With a rising population, limited financial resources and lack of infrastructure, emerging countries like Nigeria face increasing challenges in managing waste. With Nigeria's population growing at 2.8% per annum, by 2025 it is estimated the population will reach 240 million. Often waste is dumped in communities or delivered to dumpsites having a significant impact on public health. The recent UN Sustainable Development Goals highlighted that urgent steps are needed to control the increasing rate of waste generation. This reseaech investigates the waste management challenges in Jos, Nigeria. Through primary data collection including observations, focus groups, waste analysis, and interviews, the study analyses current waste management practices. Results show conflicts in local roles and responsibilities leading to waste not being collected. There is lack of equipment and infrastructure for managing waste, and no waste education. High rates of reuse and recycling were observed due to economic drivers. The research concludes with an overvies of potential reduction initiatives and considers what role they may play in improving the management of waste in Jos.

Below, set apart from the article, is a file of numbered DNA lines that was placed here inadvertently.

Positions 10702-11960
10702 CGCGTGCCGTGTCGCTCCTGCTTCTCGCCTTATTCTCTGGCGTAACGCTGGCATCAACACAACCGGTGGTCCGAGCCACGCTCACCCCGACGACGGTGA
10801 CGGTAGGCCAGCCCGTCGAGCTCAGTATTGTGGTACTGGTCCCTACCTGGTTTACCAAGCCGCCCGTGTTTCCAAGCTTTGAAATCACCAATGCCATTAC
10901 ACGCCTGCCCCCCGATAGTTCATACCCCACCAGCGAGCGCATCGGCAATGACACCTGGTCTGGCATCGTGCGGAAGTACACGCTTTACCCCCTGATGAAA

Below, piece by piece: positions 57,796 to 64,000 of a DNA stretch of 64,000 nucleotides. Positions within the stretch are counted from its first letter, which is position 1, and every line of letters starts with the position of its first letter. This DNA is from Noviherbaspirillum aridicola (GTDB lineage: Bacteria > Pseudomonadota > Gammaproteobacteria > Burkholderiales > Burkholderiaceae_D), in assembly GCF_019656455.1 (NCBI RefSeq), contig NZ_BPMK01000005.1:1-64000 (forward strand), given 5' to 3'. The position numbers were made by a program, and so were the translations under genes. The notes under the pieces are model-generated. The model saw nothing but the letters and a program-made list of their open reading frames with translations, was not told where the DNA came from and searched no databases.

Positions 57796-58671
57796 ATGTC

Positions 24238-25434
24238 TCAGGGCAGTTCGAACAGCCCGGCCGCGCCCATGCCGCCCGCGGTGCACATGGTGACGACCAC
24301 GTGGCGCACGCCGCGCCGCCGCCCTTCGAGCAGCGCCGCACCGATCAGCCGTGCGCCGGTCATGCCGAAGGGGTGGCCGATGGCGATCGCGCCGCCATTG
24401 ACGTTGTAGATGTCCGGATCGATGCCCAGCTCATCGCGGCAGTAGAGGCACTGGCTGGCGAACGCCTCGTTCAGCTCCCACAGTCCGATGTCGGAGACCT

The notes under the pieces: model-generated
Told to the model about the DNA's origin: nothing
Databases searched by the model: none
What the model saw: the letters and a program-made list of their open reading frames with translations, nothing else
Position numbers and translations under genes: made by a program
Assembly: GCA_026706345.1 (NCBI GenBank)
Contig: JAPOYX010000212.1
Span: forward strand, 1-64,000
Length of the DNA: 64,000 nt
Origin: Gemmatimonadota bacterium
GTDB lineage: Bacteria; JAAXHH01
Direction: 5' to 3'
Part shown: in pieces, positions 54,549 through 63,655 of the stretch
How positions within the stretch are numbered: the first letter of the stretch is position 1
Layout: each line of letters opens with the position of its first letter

|Number of pages||12|
|Journal||The Journal of Solid Waste Technology and Management|
|Publication status||Published - 6 Apr 2016|
Bibliographical note© 2016 The Journal of Solid Waste Technology and Management
FingerprintDive into the research topics of 'Investigating the impact of waste reduction measures for Jos, Nigeria'. Together they form a unique fingerprint.
- School of Applied Sciences - Principal Lecturer
- Community21 – Social and Sustainable Design Research Group
- Centre for Earth Observation Science
- Environment and Public Health Research and Enterprise Group
- Values and Sustainability Research and Enterprise Group